I come up with an idea. It seems like a good thing to set into action. I take a step in the right direction. And then I stop. I find myself thinking so hard about the next fifteen steps. Which direction should they be in? How often should I take them? Should I pick a rhythm? Should I hop, walk, or run? The list goes on. The questions keep coming. In the interim, I don’t move.
Yesterday I found myself in this same position concerning my blogging. The question arose: Should I blog every day the way I do my morning pages, or should I blog only on the weekdays, the way I have approached my new writing “job”? Then another question arose: Should I plan out theme posts, so that there is a consistency to my blog’s rhythm, and therefore use the weekend to fit posts within the appropriate themes of the week? And then another question: Should I start taking pictures to post with my posts? The questions kept coming.
Guess what didn’t happen yesterday?
I did not write a blog post at all. I just thought about it. A lot.
Then I remembered the philosophy I usually employ when I successfully start a new project — a philosophy I was reminded of this Spring when listening to Gretchen Rubin’s podcast, Happier, when she and her sister actually gave it a name:
DO IT BADLY.
When I started teaching, I had no choice but to walk in my first classroom as a 21 year old right out of college with absolutely NO CLUE how to handle high school students. I had a job. I had to show up. I had to do it in whatever way I could.
I did it badly.
Taking it back further, when I showed up too my first try-out/practice for the high school swim team, the only instruction was to get in the pool and swim. About four strokes in I realized my summers swimming in my backyard pool were NO KIND of preparation for competitive swimming. No one told me to get out of the pool. I just kept swimming.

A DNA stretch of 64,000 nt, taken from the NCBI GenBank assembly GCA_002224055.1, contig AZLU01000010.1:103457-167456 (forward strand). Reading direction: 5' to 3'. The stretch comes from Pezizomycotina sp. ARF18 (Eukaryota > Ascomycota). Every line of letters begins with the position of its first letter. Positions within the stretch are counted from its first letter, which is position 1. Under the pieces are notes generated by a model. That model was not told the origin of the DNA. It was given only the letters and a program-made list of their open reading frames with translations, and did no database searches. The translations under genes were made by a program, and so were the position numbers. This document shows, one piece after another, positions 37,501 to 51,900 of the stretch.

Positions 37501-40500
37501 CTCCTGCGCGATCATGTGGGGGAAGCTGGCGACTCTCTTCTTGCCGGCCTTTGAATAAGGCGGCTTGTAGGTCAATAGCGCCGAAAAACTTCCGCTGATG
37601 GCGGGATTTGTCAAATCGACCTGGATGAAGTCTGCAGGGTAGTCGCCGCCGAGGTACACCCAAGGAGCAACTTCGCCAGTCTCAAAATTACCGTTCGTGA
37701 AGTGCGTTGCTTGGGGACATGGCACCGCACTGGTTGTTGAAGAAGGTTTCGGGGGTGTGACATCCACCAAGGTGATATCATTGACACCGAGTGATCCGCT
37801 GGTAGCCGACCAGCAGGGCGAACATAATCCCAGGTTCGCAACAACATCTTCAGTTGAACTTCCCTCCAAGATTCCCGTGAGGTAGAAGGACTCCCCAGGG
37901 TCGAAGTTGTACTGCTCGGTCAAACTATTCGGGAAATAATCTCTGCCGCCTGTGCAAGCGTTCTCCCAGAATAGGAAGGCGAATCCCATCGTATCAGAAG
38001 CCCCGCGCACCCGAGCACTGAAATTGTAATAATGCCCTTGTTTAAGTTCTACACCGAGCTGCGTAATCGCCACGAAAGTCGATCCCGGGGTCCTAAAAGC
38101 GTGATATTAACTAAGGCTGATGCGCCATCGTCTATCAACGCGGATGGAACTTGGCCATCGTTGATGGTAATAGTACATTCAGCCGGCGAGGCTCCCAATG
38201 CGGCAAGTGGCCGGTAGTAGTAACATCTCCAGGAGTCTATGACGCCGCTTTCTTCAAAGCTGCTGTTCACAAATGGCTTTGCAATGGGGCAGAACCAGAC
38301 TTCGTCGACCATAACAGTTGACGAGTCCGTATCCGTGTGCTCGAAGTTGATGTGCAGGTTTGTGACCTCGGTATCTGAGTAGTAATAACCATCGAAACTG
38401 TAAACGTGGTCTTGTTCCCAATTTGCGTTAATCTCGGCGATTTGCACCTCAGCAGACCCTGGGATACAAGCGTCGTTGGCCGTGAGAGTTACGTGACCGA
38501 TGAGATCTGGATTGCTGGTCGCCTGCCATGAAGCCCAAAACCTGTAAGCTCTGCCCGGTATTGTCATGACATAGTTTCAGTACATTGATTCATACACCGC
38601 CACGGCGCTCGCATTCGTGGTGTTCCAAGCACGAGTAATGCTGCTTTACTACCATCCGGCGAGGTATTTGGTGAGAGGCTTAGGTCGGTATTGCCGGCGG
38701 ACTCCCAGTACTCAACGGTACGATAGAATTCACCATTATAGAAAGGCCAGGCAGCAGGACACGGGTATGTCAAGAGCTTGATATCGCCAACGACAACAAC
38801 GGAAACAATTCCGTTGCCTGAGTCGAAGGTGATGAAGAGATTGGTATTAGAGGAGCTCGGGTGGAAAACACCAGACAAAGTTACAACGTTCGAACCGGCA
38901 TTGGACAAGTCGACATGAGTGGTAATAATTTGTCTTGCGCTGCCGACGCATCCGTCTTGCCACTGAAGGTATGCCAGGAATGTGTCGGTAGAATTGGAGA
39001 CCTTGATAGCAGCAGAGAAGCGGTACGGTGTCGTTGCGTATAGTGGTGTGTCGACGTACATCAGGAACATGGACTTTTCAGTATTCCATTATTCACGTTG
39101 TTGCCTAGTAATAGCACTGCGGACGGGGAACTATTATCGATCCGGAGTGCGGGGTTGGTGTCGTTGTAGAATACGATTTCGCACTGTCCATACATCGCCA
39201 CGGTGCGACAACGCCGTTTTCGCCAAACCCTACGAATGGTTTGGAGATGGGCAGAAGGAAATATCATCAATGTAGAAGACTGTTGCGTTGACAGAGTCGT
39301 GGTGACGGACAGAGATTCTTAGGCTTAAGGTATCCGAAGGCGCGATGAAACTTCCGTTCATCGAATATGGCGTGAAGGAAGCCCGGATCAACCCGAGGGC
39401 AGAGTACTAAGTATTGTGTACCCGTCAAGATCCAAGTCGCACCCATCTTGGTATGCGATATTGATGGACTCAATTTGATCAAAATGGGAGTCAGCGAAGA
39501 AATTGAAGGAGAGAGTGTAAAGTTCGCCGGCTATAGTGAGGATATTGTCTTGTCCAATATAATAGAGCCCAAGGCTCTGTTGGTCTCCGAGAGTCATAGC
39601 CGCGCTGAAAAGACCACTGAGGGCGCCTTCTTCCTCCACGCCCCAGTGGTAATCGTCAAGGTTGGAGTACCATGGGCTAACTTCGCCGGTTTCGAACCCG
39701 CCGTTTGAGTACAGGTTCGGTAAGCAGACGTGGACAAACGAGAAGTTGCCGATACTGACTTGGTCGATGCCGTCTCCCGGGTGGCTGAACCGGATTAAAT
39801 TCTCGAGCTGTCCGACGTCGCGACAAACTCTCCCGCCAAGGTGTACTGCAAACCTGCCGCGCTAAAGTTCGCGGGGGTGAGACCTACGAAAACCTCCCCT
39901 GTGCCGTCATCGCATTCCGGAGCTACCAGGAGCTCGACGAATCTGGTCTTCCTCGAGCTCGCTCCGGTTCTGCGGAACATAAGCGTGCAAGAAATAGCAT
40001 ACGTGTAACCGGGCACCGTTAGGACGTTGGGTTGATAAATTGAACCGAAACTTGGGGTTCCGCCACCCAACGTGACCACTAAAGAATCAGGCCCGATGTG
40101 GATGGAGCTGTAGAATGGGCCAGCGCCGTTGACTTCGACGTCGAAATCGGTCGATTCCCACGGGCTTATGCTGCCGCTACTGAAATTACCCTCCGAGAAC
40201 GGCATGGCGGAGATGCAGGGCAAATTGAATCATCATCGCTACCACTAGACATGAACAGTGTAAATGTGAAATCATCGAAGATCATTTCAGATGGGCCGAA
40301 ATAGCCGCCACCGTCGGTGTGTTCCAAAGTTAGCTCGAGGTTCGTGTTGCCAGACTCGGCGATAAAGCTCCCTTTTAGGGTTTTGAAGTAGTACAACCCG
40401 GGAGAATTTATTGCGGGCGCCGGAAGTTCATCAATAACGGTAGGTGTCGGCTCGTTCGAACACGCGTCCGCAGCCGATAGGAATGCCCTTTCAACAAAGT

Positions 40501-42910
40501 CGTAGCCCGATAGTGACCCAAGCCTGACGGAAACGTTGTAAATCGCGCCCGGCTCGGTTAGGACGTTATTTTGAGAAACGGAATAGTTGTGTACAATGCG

I did it badly.
When I was home from work, with a rare disease that took me out of every normal kind of socialization and regular human living I was accustomed to, I scrambled around the internet looking for connections. I found Facebook, blogging, Twitter, Tumblr, Reddit, StumbleUpon. I tried them all.
I did them all badly, just to do something.
When I found NaNoWriMo, I thought, Huh… maybe I can write a novel in a month. I’ll try it. That was October 29, 2011. No planning time. No idea what I was doing. When November 1st came, I started writing. I finished over 50,000 words of a novel that month.
You know how I did it?
If I look back through my life there are probably hundreds more of these examples (HA! What about parenting?! If that’s not a “do it badly” situation, I don’t know what is — no one knows what they are doing, but that DOES NOT STOP THEM FROM DOING IT!! NO!). Doing it badly is how life gets done. I know this. At my core I know this. What happens is as life goes on and you do experience some successes, you forget how they got started. You mistakenly believe that you now know how to take the fast path to success in all arenas!
Here’s the secret: Every new endeavor (even if it looks similar to one you’ve tackled in the past) starts at their very own step 1. There is no step skipping. That’s how you fall.
So I hope you like today’s blog post. I’m happy it’s actually done, even if the only way it got here is because I agreed to do it badly.